Murderer Of Muslim Family In Ontario Charged With Terrorism

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TORONTO – The racist killer of a Muslim family in London, Ontario has had terrorism charges filed against the accused in what police have called a targeted attack on Muslims.

Nathaniel Veltman was already facing first-degree and attempted murder charges in the killing of four members of the Muslim family out on a walk Sunday morning and attempting to kill a fifth member who survived. New charges alleging the attack was an act of terrorism were unveiled Monday.

Federal prosecutor Sarah Shaikh told the court the deputy director of public prosecutions had approved charges last Wednesday alleging the killings constituted terrorist activity, reported Global News.

The attempted murder is also being prosecuted as terrorism, she said.

The development came after the RCMP’s Integrated National Security Enforcement Team was brought in to assist with the investigation into the June 6 vehicle ramming.

National security law expert Prof. Leah West said the additional charges of “murder-terrorist activity” were appropriate given what is known of the attack.

“That makes the most sense,” said West, an assistant professor at Carleton University’s Norman Paterson School of International Affairs.

A spokesperson for the victims’ family said they were following the news of the terrorism charges, but their main concern was the 9-year-old survivor, who has now been released from hospital.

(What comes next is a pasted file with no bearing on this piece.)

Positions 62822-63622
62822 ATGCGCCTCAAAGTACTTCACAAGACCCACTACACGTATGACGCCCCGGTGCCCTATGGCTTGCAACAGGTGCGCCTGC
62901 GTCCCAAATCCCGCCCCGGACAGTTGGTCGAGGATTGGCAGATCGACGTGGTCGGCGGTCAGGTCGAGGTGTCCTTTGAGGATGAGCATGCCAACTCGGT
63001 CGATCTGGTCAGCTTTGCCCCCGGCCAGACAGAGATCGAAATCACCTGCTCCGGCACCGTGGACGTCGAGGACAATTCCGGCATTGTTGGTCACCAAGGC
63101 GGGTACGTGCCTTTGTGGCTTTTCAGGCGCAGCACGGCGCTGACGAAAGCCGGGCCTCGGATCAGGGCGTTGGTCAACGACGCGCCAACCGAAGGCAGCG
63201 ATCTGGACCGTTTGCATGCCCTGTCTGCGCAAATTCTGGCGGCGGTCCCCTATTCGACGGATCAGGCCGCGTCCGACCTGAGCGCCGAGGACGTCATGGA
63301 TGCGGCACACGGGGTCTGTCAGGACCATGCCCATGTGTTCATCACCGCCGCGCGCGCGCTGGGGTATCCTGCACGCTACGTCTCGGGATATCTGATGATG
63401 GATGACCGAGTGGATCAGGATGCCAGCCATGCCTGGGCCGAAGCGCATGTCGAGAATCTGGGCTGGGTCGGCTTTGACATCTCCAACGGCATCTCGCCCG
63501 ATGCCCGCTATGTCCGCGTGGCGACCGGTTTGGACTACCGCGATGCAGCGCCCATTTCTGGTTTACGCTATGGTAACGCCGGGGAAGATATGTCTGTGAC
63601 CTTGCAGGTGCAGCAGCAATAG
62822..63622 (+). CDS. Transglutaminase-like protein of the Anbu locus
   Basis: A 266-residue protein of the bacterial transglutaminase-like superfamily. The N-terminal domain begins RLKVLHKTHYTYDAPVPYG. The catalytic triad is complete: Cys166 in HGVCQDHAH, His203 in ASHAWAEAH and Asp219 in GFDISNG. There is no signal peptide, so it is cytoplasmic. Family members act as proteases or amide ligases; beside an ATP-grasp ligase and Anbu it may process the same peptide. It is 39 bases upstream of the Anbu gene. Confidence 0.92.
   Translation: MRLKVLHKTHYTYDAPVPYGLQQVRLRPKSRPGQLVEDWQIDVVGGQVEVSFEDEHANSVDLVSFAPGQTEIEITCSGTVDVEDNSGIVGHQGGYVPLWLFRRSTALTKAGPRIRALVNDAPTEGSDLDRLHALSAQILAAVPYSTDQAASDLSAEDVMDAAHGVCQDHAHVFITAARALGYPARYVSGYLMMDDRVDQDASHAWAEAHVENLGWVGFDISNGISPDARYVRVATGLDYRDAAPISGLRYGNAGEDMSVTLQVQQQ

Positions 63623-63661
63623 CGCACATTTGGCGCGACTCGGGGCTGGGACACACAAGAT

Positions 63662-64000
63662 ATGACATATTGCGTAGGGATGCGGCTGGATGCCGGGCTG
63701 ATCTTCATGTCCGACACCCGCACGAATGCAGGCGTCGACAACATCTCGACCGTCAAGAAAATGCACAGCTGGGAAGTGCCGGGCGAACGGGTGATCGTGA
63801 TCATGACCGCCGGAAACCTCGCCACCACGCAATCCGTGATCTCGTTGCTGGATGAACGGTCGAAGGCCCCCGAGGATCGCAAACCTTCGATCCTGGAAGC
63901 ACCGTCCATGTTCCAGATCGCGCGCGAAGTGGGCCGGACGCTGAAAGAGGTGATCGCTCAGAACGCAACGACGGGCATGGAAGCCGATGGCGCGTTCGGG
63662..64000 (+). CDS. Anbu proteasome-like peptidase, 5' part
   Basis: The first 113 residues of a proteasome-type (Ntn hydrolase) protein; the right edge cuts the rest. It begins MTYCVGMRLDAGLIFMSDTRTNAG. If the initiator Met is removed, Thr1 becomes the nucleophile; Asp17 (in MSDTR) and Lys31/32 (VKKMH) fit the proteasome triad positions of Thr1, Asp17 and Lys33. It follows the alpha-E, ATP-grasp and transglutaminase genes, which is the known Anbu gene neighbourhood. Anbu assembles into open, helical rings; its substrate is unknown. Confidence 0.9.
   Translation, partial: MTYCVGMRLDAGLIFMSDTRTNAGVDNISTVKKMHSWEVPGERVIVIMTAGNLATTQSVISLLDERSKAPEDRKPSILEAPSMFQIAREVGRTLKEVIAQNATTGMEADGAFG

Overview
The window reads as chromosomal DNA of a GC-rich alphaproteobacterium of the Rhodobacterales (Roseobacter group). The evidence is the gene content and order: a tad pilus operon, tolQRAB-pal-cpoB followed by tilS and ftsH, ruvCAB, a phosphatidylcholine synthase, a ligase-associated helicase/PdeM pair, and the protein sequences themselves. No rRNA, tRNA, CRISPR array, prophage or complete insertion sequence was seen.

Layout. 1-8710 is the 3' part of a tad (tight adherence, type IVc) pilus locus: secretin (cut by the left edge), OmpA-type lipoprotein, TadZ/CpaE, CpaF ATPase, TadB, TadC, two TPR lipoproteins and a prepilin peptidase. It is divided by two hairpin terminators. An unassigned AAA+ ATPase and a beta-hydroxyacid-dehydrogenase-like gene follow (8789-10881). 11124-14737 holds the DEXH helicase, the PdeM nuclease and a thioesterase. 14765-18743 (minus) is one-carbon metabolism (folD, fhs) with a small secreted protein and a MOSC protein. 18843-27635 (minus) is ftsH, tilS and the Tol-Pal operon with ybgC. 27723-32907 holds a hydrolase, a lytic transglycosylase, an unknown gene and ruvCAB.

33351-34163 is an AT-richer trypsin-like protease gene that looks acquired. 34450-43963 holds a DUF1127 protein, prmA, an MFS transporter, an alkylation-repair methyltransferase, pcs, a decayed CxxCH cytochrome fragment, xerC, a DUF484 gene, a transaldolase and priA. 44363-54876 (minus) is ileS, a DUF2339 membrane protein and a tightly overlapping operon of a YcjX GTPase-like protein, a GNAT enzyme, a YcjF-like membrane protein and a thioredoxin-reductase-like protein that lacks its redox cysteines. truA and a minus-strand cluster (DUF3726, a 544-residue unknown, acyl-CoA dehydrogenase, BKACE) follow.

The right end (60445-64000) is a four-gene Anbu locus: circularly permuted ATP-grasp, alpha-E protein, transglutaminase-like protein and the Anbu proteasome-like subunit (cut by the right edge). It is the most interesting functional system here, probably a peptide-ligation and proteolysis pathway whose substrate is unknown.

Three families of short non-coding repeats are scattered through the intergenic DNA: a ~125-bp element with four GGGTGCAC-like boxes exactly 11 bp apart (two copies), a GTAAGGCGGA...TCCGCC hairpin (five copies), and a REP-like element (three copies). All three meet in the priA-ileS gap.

Saboor Khan said the family hoped the new charges would help address Islamophobia and demonstrate that the justice system did not tolerate hate crimes.

It is the third time murder-terrorist activity charges have been laid following recent attacks in Ontario.

The same charge was used in February 2020 against an alleged supporter of the so-called Islamic State accused of killing a Toronto woman with a hammer.

The terrorism charges place an additional burden on prosecutors, who will have to prove not only that Veltman committed the killings, but that his motive was terrorism.

That means making the case that his intention was to intimidate a segment of the population “for a political, religious or ideological purpose, objective or cause.”

But West said while that will complicate the prosecution, it is in the public interest to prosecute acts of terrorism as terrorism.